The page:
New Desktop Environment updates grab our attention & the trend to move open source projects towards Slack has us concerned.
Plus how the VW emissions issue is great for hackers, an OggCamp recap & we light a candle for Fedora 23.
Alien: Isolation has officially been released for Linux, and continues our trend of great AAA games. I would recommend playing this from behind a pillow, with emergency pants nearby.
This release, we focused on cleanup, polishing and quality-of-life
improvements, with over 400 issues fixed and dozens of new
translations. We have also gained two new frameworks: Solid, which
replaces liblxqt-mount and some custom power management code and
libkscreen, which replaces system xrandr calls and is wayland
QOwnNotes was my answer. 🙂
On behalf of the team and all the developers who contributed to this build, I am proud to announce the release of Cinnamon 2.8!
This new version will be featured in Linux Mint 17.3 “Rosa” planned for the end of November and in LMDE 2 “Betsy”.
What route does someone who cares about this kinda stuff take. Do we just avoid all this stuff until its sorted out? I mean seriously, why not
The Volkswagen diesel crisis is an ongoing reminder of the dilemma that proprietary auto software and hardware is presenting for automakers and consumers. In September, VW disclosed that alleged “defeat devices” were installed in 2009-15 VW and Audi diesel cars. How was VW able to get away with this for so long? Because the automaker’s onboard software is protected against outside inspection.
But as shocking as Volkswagen’s fraud may be, it only heralds more of its kind. It’s time to address one of the most urgent if overlooked tech transparency issues—secret code in the criminal justice system. Today, closed, proprietary software can put you in prison or even on death row. And in most U.S. jurisdictions you still wouldn’t have the right to inspect it. In short, prosecutors have a Volkswagen problem.
Mr. Moglen, a lawyer, technologist and historian who founded the Software Freedom Law Center, has argued for decades that software ought to be transparent. That would best serve the public interest, he said in his 2010 speech.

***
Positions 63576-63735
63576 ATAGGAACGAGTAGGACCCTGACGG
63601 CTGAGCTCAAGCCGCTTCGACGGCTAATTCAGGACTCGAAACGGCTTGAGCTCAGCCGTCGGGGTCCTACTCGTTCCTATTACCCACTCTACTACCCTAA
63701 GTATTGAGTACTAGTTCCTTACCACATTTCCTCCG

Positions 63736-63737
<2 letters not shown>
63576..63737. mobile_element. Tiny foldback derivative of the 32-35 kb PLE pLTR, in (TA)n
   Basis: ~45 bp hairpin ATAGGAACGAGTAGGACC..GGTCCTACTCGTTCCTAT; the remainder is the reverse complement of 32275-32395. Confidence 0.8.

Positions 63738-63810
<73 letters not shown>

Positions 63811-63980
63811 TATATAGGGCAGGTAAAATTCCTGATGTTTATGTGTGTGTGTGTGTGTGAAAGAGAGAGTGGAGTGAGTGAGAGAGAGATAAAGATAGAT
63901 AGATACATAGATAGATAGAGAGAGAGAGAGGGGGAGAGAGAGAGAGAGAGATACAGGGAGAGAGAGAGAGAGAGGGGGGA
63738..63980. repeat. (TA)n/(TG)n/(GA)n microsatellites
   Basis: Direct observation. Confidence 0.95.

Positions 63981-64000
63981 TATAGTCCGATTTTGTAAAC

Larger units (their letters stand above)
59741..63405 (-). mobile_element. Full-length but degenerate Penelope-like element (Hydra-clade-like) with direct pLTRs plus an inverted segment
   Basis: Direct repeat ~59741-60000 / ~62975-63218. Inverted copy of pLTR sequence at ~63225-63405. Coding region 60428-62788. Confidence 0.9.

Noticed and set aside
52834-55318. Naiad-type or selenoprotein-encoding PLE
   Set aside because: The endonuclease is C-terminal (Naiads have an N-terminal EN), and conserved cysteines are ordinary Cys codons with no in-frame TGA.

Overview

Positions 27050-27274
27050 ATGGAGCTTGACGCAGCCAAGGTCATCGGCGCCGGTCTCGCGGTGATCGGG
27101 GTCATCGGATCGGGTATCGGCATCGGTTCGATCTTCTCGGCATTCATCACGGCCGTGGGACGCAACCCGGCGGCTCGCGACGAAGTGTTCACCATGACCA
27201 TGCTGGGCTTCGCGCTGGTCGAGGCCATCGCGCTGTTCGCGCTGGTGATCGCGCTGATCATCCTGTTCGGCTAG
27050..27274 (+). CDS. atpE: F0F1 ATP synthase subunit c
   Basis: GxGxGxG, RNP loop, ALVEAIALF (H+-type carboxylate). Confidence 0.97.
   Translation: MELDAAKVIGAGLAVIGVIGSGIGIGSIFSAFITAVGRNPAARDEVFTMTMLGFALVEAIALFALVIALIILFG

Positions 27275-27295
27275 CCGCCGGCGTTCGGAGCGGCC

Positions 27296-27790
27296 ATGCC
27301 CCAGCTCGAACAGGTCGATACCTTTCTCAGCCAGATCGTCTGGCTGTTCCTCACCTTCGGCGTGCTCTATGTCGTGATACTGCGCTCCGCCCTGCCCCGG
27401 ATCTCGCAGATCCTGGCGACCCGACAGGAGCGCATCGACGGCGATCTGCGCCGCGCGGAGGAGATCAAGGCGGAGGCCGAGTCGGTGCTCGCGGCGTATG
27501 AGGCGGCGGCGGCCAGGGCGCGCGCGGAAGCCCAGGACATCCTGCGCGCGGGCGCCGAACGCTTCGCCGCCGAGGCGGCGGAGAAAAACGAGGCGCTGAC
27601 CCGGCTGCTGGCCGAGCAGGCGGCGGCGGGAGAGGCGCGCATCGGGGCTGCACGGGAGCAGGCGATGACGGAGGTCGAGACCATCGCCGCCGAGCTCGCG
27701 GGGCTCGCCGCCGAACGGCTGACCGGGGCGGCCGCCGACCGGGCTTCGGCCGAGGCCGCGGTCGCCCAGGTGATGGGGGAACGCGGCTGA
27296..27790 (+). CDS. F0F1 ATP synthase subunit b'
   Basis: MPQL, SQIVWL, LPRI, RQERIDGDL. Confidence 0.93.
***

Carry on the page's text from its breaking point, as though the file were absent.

“Software is in everything,” he said, citing airplanes, medical devices and cars, much of it proprietary and thus invisible. “We shouldn’t use it for purposes that could conceivably cause harm, like running personal computers, let alone should we use it for things like anti-lock brakes or throttle control in automobiles.”
On Tuesday, Mr. Moglen recalled the elevator in his hotel.
“Intelligent public policy, as we all have learned since the early 20th century, is to require elevators to be inspectable, and to require manufacturers of elevators to build them so they can be inspected,” he said. “If Volkswagen knew that every customer who buys a vehicle would have a right to read the source code of all the software in the vehicle, they would never even consider the cheat, because the certainty of getting caught would terrify them.”
But on Tuesday, the Library of Congress issued exemptions to DMCA that pleased many auto enthusiasts. In a ruling that also freed those who wish to modify tablets and smart TVs, the LOC said, more or less, monkey away.
It’s (approximately) Halloween, so you know what that means — new Fedora! The Fedora 23 release is here, and it’s better than ever before. We’re pleased to bring you the latest incarnations of the three main Fedora editions — Fedora Workstation,Fedora Cloud, andFedora Server, each built with love by the Fedora community to custom-fit your needs in different areas. Fedora 23 is also available in alternate desktop Spins, curated software Labs, and special images for the ARM processor architecture.
Fedora 23 Workstation is now released. It’s a reliable, user-friendly, and powerful operating system aimed at home users, hobbyists, students, and software developers. Fedora 23 Workstation features the latest GNOME 3.18 release courtesy of the GNOME community. This release of GNOME includes updates to the Files browser, and the new Calendar and Todo applications. Fedora 23 Workstation is the first release of Fedora to include LibreOffice 5.